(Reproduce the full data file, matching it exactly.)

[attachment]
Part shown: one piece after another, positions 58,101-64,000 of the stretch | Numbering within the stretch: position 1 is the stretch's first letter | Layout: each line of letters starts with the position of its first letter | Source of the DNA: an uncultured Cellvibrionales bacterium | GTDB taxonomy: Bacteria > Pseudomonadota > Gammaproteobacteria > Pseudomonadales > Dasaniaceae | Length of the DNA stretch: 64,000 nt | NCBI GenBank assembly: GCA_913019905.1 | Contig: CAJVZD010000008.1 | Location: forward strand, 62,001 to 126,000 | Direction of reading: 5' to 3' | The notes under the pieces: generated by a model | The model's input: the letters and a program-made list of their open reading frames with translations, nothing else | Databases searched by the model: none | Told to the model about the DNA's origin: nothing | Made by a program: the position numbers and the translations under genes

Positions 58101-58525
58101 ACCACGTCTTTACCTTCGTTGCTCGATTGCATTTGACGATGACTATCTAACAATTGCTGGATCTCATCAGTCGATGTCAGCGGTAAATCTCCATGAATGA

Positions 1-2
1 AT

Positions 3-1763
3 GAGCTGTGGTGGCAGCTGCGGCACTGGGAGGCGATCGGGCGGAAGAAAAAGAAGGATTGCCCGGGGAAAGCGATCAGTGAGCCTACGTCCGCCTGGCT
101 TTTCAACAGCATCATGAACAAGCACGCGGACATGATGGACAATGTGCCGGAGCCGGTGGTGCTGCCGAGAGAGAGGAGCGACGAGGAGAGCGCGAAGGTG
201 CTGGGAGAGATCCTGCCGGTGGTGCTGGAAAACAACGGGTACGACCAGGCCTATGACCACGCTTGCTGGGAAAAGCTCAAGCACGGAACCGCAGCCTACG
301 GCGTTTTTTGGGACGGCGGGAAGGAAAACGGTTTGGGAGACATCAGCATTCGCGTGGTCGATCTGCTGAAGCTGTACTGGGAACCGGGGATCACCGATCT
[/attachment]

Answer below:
Part shown: one piece after another, positions 58,101-64,000 of the stretch | Numbering within the stretch: position 1 is the stretch's first letter | Layout: each line of letters starts with the position of its first letter | Source of the DNA: an uncultured Cellvibrionales bacterium | GTDB taxonomy: Bacteria > Pseudomonadota > Gammaproteobacteria > Pseudomonadales > Dasaniaceae | Length of the DNA stretch: 64,000 nt | NCBI GenBank assembly: GCA_913019905.1 | Contig: CAJVZD010000008.1 | Location: forward strand, 62,001 to 126,000 | Direction of reading: 5' to 3' | The notes under the pieces: generated by a model | The model's input: the letters and a program-made list of their open reading frames with translations, nothing else | Databases searched by the model: none | Told to the model about the DNA's origin: nothing | Made by a program: the position numbers and the translations under genes

Positions 58101-58525
58101 ACCACGTCTTTACCTTCGTTGCTCGATTGCATTTGACGATGACTATCTAACAATTGCTGGATCTCATCAGTCGATGTCAGCGGTAAATCTCCATGAATGA

Positions 1-2
1 AT

Positions 3-1763
3 GAGCTGTGGTGGCAGCTGCGGCACTGGGAGGCGATCGGGCGGAAGAAAAAGAAGGATTGCCCGGGGAAAGCGATCAGTGAGCCTACGTCCGCCTGGCT
101 TTTCAACAGCATCATGAACAAGCACGCGGACATGATGGACAATGTGCCGGAGCCGGTGGTGCTGCCGAGAGAGAGGAGCGACGAGGAGAGCGCGAAGGTG
201 CTGGGAGAGATCCTGCCGGTGGTGCTGGAAAACAACGGGTACGACCAGGCCTATGACCACGCTTGCTGGGAAAAGCTCAAGCACGGAACCGCAGCCTACG
301 GCGTTTTTTGGGACGGCGGGAAGGAAAACGGTTTGGGAGACATCAGCATTCGCGTGGTCGATCTGCTGAAGCTGTACTGGGAACCGGGGATCACCGATCT